When it comes to populist policies such as indigenisation, you cannot question the craftsmanship and frothing passion of its most avid political proponents.
Report by Lance Mambondiani
It’s a zero sum game; foreign shareholders and the private sector have been bullied and marched into submission and the rest of us have to unquestionably believe in the sincerity of state paternalism as a redistributive force with the capacity to deliver people from inequality and out of poverty.
If this is the only economic policy in town, the question is; in its current format, will the indigenisation policy change lives of ordinary Zimbabweans? Will it create jobs, reduce poverty or spur economic growth?
BEE — ‘Black elite enrichment’
Like land redistribution, there is little argument about indigenisation as a justifiable imperative — the country’s economic transformation requires a restructuring and democratising of ownership and control of the economy by empowering the historically oppressed to play a leading role in the mainstream economy. Several African countries have attempted different empowerment models with mixed results. Of course very few of these have been as combative and headline-grabbing as ours.
Evidence across Africa suggests that almost consistently, empowerment models which focus on redistribution have benefited distributional cartels consisting of those in power at the expense of ordinary people. The policy has succeeded in replacing a foreign capitalist with a black one with no real impact on addressing inequality.
A very small cake to indigenise
As a pathway to economic growth, the indigenisation agenda appears feeble and deficient. The policy’s major weakness is its central focus, the requirement that all companies with a share capital above US$500 000 (or a specified threshold) should arrange for 51% of their shares or interests to be owned by indigenous Zimbabweans.
In this regard, the policy is fixated on the redistribution of the past. Changing who owns 51% of a company may alter the ownership structure (perhaps from white to black), it offers little incentives on creating new jobs to address the high levels of unemployment.
Besides, after years of economic collapse, the private sector has been decimated and has shrunk to the size of a cup-cake.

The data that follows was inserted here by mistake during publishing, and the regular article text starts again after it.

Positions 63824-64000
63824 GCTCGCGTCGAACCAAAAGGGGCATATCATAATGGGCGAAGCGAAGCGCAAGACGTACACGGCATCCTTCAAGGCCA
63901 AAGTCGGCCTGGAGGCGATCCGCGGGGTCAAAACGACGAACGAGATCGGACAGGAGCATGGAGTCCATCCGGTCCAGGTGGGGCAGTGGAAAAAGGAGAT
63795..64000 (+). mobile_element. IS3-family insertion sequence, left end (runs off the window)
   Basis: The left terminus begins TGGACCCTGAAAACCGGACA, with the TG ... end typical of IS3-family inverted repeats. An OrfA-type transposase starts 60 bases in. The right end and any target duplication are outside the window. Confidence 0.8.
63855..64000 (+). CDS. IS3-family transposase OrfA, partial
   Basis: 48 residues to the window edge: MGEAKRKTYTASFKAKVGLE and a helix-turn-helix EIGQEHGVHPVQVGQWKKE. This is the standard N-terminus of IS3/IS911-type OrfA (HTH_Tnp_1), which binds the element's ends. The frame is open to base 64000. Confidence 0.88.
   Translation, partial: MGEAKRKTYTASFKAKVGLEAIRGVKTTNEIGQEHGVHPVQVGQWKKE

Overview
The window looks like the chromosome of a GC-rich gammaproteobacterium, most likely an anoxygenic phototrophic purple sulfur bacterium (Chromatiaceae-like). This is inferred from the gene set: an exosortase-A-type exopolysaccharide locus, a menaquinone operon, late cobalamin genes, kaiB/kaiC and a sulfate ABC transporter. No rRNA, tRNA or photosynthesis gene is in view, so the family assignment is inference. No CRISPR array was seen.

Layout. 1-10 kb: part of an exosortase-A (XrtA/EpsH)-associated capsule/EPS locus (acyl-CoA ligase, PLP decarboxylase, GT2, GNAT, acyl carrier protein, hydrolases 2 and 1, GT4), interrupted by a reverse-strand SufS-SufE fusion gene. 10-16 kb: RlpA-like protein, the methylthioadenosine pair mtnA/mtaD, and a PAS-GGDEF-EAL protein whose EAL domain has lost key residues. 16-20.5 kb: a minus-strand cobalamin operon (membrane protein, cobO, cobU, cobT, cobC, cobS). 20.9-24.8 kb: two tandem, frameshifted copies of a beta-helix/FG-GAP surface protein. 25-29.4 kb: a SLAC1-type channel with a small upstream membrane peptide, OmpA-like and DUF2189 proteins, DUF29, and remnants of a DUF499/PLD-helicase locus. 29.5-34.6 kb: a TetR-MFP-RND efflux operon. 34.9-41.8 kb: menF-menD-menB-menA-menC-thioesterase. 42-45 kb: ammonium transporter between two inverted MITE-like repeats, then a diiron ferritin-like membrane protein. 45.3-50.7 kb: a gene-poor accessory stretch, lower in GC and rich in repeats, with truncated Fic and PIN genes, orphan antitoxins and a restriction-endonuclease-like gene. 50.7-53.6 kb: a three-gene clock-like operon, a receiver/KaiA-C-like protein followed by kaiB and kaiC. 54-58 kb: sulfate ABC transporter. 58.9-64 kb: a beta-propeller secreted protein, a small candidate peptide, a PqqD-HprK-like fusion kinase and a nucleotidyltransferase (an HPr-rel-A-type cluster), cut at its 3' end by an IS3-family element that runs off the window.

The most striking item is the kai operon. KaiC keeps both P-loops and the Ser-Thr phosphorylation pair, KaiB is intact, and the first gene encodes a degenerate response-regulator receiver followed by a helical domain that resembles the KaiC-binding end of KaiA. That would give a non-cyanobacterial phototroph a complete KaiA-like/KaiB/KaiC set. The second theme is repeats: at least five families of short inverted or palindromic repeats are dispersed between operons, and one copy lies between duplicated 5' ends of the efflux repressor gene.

In terms of revenue, corporate income tax accounts for less than 3,2% of gross domestic product (GDP). Unlike land redistribution, indigenising the private sector is unlikely to trigger any movement on the poverty Richter scale in Dotito. An effective economic policy should focus on empowering the 80% unemployed through an equitable business environment which supports entrepreneurship, small businesses and integration of the informal sector into the mainstream economy.
A threat to foreign direct investments
Where it fails to create jobs, the indigenisation policy has been a catastrophic success in deterring foreign direct investments (FDI), crucial to stabilising our current account deficit.
Despite improvements in the economy since Government of National Unity (GNU), our external position remains precarious.
Current account deficit widened to 36% of GDP in 2011, financed in large part by debt-related flows, arrears, and a drawdown from the SDR. Zimbabwe has lived with an underlying balance-of-payment problem for the past 50 years. Without substantial foreign investment inflows, sustainable economic growth is near impossible regardless of how well the economy is integrated or indigenised.
The indigenisation policy has a potentially destabilising effect
Although there are other factors, the policy has contributed significantly to a polarised business environment, poor investor confidence and weak FDI flows.
Since the IEE Act was enacted, net FDI figures (as a percent of GDP) have recorded an all time low, with negative inflows at -25,9 in 2009, and -21,1 in 2011. The uncertainty and inconsistency around the application of the policy has affected investment decisions particularly for new investments across the productive sector.
Empowerment through sustainable jobs
The essence of economic empowerment is in spreading benefits of economic growth to everyone, making economic growth more inclusive and sustainable.
The majority of the previously disadvantaged groups are not necessarily comprised of people interested in owning shares in companies.
Their main focus is on getting good jobs (sustainable jobs), improving their skills (skills development), starting and running their own businesses (preferential procurement and enterprise development) and simply living a better life.
An effective empowerment model should put together policies concerned with economic transformation through interventions which look beyond equity ownership.
Some lessons can be learnt from countries such as Malaysia, India and Sri Lanka. Malaysia’s experience with its New Economy Policy implemented between 1970 and 1990 is the most well-known example on how to successfully implement a broad-based economic empowerment programme by growing the economy to achieve greater integration.
In an economic context such as ours with enormous challenges of economic development, government policy and funding priorities should be focused on urgent issues such as creating jobs, education, infrastructure and health as a form of sustainable empowerment.
The catalyst for the 1997 economic crisis was the controversy around the land redistribution exercise, the recovery achieved since GNU should not end with an equally combative siege on businesses.
Dr Lance Mambondiani is an Investment executive at Coronation Financial and a researcher in Development Economics.
He teaches International Finance for Development and Financial Markets & Corporate Governance at the University of Manchester. He can be contacted on email@example.com. The view expressed in this article, first published on New Zimbabwe.Com are personal and do not necessarily reflect the position of Coronation Financial.